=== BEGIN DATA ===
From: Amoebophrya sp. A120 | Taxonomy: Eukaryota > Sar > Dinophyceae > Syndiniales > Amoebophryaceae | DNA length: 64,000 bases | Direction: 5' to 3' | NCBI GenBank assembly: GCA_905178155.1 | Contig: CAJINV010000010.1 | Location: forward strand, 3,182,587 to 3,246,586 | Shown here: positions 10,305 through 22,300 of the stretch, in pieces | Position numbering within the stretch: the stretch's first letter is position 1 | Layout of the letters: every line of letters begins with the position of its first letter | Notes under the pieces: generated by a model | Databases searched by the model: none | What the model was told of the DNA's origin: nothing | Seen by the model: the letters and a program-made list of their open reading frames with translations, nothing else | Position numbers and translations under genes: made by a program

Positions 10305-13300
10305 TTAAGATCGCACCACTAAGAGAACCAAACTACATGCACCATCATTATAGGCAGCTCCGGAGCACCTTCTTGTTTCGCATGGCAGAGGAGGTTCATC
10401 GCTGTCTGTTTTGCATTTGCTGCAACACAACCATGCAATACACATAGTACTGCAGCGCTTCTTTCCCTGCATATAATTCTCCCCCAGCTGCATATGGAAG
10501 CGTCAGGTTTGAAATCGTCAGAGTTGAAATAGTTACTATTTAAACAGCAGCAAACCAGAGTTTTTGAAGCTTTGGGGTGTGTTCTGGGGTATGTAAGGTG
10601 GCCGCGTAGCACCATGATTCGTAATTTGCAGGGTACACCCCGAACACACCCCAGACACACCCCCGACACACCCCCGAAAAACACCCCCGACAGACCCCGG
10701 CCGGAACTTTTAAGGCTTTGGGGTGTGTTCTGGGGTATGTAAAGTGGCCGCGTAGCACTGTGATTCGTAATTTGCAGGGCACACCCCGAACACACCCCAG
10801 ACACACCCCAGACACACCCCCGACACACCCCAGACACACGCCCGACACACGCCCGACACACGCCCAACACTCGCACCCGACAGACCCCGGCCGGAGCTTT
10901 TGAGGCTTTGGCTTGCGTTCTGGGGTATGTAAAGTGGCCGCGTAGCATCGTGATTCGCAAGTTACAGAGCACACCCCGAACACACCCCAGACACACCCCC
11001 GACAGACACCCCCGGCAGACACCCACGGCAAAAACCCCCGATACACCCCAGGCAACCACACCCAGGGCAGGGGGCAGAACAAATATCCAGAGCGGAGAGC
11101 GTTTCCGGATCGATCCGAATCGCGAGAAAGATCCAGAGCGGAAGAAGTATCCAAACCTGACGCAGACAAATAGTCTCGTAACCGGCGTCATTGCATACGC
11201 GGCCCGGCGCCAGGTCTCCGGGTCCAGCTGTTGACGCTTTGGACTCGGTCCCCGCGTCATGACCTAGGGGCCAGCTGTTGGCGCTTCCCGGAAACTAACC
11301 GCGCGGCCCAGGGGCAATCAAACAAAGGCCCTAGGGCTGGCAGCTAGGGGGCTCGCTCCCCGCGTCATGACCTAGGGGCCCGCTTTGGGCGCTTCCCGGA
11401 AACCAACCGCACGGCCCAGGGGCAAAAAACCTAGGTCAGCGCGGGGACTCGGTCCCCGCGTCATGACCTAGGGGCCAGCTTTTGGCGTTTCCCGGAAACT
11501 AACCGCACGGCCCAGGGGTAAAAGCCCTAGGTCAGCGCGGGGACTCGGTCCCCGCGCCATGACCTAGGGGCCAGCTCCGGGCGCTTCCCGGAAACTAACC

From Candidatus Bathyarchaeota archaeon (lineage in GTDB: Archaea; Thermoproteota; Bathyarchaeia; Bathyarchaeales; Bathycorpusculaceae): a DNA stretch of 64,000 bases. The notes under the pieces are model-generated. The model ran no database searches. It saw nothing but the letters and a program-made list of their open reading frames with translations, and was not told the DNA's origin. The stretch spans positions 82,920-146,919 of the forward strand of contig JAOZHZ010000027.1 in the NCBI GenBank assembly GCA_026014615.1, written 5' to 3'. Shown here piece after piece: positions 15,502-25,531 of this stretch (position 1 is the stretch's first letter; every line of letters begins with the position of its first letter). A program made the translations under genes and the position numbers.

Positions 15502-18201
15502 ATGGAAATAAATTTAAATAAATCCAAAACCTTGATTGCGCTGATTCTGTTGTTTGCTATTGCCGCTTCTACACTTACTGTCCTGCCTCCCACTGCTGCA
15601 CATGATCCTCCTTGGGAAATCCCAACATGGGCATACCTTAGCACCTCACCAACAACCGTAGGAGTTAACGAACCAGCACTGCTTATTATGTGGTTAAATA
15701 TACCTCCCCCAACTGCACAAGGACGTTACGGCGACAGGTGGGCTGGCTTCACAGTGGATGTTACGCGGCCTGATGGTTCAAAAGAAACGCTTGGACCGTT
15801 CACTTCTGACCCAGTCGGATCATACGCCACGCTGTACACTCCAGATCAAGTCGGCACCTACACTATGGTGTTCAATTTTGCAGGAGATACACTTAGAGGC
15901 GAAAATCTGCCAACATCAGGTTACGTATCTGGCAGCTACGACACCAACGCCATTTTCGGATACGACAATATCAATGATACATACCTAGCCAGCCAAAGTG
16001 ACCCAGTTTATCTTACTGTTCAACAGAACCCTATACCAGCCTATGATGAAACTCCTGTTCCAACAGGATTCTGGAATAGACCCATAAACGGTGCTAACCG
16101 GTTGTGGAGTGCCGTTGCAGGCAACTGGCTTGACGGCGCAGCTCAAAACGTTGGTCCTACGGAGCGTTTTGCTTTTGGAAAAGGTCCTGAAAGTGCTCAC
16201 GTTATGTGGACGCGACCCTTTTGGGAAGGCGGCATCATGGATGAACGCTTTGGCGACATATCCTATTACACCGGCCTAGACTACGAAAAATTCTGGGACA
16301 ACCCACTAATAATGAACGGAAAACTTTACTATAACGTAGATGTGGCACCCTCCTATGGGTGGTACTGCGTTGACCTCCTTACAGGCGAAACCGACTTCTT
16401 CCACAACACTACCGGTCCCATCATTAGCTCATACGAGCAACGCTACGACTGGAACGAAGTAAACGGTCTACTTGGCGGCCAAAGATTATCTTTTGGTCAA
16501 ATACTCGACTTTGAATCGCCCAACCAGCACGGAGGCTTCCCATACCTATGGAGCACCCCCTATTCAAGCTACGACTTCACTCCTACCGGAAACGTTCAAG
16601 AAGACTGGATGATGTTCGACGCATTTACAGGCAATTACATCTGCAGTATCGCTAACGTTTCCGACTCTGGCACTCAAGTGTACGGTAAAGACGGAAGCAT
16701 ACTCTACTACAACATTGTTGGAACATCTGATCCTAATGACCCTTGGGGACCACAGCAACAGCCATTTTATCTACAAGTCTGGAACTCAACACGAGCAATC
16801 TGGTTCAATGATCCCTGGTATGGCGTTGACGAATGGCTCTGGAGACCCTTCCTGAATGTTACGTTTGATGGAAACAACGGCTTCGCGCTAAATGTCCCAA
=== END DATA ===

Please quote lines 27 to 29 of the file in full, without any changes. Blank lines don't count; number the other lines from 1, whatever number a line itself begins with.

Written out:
16401 CCACAACACTACCGGTCCCATCATTAGCTCATACGAGCAACGCTACGACTGGAACGAAGTAAACGGTCTACTTGGCGGCCAAAGATTATCTTTTGGTCAA
16501 ATACTCGACTTTGAATCGCCCAACCAGCACGGAGGCTTCCCATACCTATGGAGCACCCCCTATTCAAGCTACGACTTCACTCCTACCGGAAACGTTCAAG
16601 AAGACTGGATGATGTTCGACGCATTTACAGGCAATTACATCTGCAGTATCGCTAACGTTTCCGACTCTGGCACTCAAGTGTACGGTAAAGACGGAAGCAT